Whether you like it or not, your rental property has a lifespan. However, it is up to you to determine how long it will serve as a viable asset. As much as you would like to think the appliances are indestructible, they are not. Even in spite of your best work ethic, things will break down over time. How quickly you take care of these items will directly determine how good of a landlord you are and how long your property continues to bring in money. If you wait days to get someone out there, your tenants will not be happy. Unhappy tenants will not call you the next time issues pop up or wait to send their rent payment. If you want to keep your rental property running smoothly, you need to act quickly when problems arise. Keep reading to learn about common rental property repairs almost every landlord will deal with.
The Benefits of Property Repairs
Maintenance is a crucial aspect of rental property ownership. While regular repairs may not be as exciting as buying a new investment property, they are essential to keep your business running successfully. Property repairs can extend the life of your rental unit and help you bring in more income over time. For example, regular maintenance can help your roofing, flooring, windows, and appliances last much longer.
By gradually making property repairs, you can prevent any potential issues from snowballing into larger problems. Regular property maintenance helps ensure you catch any issues at the start. This can save you money in construction, repair, and labor costs, while also reducing the amount of stress on your plate as a landlord or property owner. Here are a few of the most common property repairs to look out for:
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It is important to have an open line of communication with your tenants. If they are scared to call you, it could end up costing you hundreds of dollars. One of the most common repair areas in a rental property is plumbing. A seemingly innocent drip in the kitchen or bathroom sink can dramatically change your next water bill. The quicker these issues are dealt with, the easier they are to fix. Remember, you can fix most of these plumbing issues by yourself, but not all of them. You can easily turn a simple project into a nightmare if you don’t know what you are doing. There is nothing wrong with trying to save money, but you should know your limitations. Plumbing issues can happen to any property and any tenant. If you ignore them, it will cost you more in the long run.
2. Clogged Toilets
Before a tenant moves in, you need to identify which items are their responsibility. If they clog the toilet, they need to fix it. However, not all clogged toilets are the tenant’s fault. There are times where a clog could be a sign of a bigger problem. A clogged toilet could signal problems with the main plumbing line. This could be fixed by getting it drained, or there could be bigger issues. There could be a larger obstruction in the line or something underground blocking it. If your tenant has the clog repaired and the problem comes back, there could be a bigger issue.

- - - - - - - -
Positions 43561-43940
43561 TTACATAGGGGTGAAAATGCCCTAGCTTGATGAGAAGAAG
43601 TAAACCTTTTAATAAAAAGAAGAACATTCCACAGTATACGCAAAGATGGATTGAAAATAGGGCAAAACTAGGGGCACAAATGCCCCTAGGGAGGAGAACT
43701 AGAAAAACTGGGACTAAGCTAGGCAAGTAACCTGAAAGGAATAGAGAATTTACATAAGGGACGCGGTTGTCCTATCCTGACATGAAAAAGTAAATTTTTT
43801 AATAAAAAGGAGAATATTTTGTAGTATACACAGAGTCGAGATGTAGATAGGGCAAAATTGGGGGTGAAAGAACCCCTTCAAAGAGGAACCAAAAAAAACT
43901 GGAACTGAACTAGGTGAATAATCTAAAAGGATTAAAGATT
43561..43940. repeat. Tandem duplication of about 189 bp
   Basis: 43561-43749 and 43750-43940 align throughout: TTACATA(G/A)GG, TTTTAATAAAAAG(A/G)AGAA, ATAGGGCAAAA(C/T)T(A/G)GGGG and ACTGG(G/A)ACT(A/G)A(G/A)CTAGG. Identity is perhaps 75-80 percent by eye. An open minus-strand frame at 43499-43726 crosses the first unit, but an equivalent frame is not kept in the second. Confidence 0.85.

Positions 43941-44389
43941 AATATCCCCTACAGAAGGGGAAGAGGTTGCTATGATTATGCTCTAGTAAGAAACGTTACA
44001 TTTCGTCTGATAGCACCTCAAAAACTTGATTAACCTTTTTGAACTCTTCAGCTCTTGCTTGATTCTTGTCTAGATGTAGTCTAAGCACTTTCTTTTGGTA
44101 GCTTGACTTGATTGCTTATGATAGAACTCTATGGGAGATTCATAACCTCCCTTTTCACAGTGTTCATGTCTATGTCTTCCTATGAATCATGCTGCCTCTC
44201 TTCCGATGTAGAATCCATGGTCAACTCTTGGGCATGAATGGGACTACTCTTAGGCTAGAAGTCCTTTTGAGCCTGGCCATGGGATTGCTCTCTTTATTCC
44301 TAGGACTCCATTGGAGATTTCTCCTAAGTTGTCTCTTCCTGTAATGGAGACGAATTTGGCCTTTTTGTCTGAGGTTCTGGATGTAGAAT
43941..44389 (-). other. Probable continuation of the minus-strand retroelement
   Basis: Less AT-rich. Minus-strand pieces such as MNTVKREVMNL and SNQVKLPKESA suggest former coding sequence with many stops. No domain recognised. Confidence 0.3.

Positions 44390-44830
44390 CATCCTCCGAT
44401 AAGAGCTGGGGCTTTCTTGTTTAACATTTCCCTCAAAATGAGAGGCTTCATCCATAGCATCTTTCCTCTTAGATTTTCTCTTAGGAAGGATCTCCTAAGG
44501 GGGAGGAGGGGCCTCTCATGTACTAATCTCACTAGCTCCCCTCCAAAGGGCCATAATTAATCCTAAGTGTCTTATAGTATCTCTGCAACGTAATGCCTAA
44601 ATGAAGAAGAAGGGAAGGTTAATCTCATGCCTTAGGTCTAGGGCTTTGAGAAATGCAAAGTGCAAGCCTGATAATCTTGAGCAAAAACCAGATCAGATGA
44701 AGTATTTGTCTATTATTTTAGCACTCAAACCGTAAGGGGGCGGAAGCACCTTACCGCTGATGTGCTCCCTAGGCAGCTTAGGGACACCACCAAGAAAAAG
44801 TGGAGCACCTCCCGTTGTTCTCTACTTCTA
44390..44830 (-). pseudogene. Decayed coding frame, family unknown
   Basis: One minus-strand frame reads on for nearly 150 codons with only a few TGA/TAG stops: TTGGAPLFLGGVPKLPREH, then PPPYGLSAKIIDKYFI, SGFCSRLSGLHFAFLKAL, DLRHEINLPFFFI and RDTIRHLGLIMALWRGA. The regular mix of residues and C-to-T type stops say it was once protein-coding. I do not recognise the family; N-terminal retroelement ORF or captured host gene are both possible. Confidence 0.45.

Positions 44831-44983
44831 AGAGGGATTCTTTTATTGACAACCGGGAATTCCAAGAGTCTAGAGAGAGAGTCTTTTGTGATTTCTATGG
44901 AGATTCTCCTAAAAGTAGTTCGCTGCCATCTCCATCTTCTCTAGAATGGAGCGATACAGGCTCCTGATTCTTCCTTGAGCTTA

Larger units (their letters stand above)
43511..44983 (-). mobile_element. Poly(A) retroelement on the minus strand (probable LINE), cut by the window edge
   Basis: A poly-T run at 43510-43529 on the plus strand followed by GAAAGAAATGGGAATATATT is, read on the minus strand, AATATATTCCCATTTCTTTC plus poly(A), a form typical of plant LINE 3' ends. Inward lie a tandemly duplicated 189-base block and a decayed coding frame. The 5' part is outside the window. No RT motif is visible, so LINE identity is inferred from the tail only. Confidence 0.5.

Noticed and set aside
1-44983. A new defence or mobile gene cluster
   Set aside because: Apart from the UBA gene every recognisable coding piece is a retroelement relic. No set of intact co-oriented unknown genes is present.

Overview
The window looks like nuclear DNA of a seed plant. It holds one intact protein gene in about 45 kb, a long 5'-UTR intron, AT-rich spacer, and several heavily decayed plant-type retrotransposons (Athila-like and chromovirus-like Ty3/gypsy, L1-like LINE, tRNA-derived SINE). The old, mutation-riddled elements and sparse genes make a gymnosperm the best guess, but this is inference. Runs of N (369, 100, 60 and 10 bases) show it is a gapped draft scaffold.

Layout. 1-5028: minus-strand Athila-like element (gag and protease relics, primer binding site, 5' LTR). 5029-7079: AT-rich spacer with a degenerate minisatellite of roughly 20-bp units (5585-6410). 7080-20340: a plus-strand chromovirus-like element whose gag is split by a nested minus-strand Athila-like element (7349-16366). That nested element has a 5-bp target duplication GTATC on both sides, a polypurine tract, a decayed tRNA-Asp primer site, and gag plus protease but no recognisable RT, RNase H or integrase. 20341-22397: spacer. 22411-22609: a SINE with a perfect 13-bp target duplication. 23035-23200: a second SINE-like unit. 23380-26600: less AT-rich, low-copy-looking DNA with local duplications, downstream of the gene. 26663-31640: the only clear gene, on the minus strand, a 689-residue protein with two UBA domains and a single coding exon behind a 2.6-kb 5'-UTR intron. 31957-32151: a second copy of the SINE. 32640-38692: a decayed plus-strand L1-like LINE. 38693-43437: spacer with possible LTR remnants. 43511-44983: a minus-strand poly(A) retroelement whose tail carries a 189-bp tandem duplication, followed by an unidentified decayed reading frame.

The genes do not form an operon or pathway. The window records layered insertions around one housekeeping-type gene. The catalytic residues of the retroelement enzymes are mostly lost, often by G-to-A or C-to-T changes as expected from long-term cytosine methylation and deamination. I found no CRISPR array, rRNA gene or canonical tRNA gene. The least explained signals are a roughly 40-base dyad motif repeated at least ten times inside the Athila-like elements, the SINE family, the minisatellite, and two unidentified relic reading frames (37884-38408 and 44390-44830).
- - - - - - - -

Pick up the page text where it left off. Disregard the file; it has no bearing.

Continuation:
Your rental’s appliances will only last so long. It is a safe bet that your tenants will not treat them the same way you would. Excessive lint in the dryer, food in the dishwasher, and burnt-out freezers are all issues that need to be addressed. Some of these are relatively easy fixes, and others might need a little more time, patience, and money. You can expect at least one item to be repaired or replaced in almost every lease – unless they are brand new. Repairing appliances is a necessary part of owning a rental property. If you advertise a washer or dryer in the unit and you do not replace it, you are not fulfilling your end of the lease. Any appliances on the lease need to be in working order.
No house is immune to some unwanted visitors. Even if you maintain your house perfectly, there is always a threat of mice, rats, and gophers. If it is a one-time issue, you can fix it with a few traps. If the problem persists, you need to find the cause. A squirrel in the attic or a mouse in your kitchen can do more damage than you think. They can eat away at wires and pipes, causing plenty of unseen damage. Instead of waiting for the problem to come back, call an exterminator and get it fixed before it happens again. Your tenants will appreciate the time you put in to help them.
5. Furnace/Oil Tank
The minute your furnace stops working, winter or not, is a problem. It doesn’t matter if you live in San Diego or Fargo, people get cold no matter where they are. This isn’t just a nuisance for a tenant; it can be a major issue for your budget. You should plan on having your furnace serviced every year. Some landlords will view this as a waste of money, but it will extend the furnace’s life by years. It is important to have someone you can call in a pinch if there are issues during the lease. No tenant should have to wait days for you to find someone to fix the furnace. The same is the case if you have an oil tank. Cleaning the lines every year will make the heat run more efficiently. If the lines are dirty, both hot water and heat will be impacted. Seasonal maintenance goes a long way with heating.
If you own a rental property, expect issues to pop up from time to time. It’s a good idea to set aside a reserve fund so you can act quickly when these problems arise. Untreated items can end up costing you much more down the road. By making property repairs as needed, you can maintain the condition of your investment and reduce your operating costs over time. Consider how regular maintenance will help you keep good tenants in place and avoid issues.
How do you schedule your property repairs? Share any tips in the comments below.
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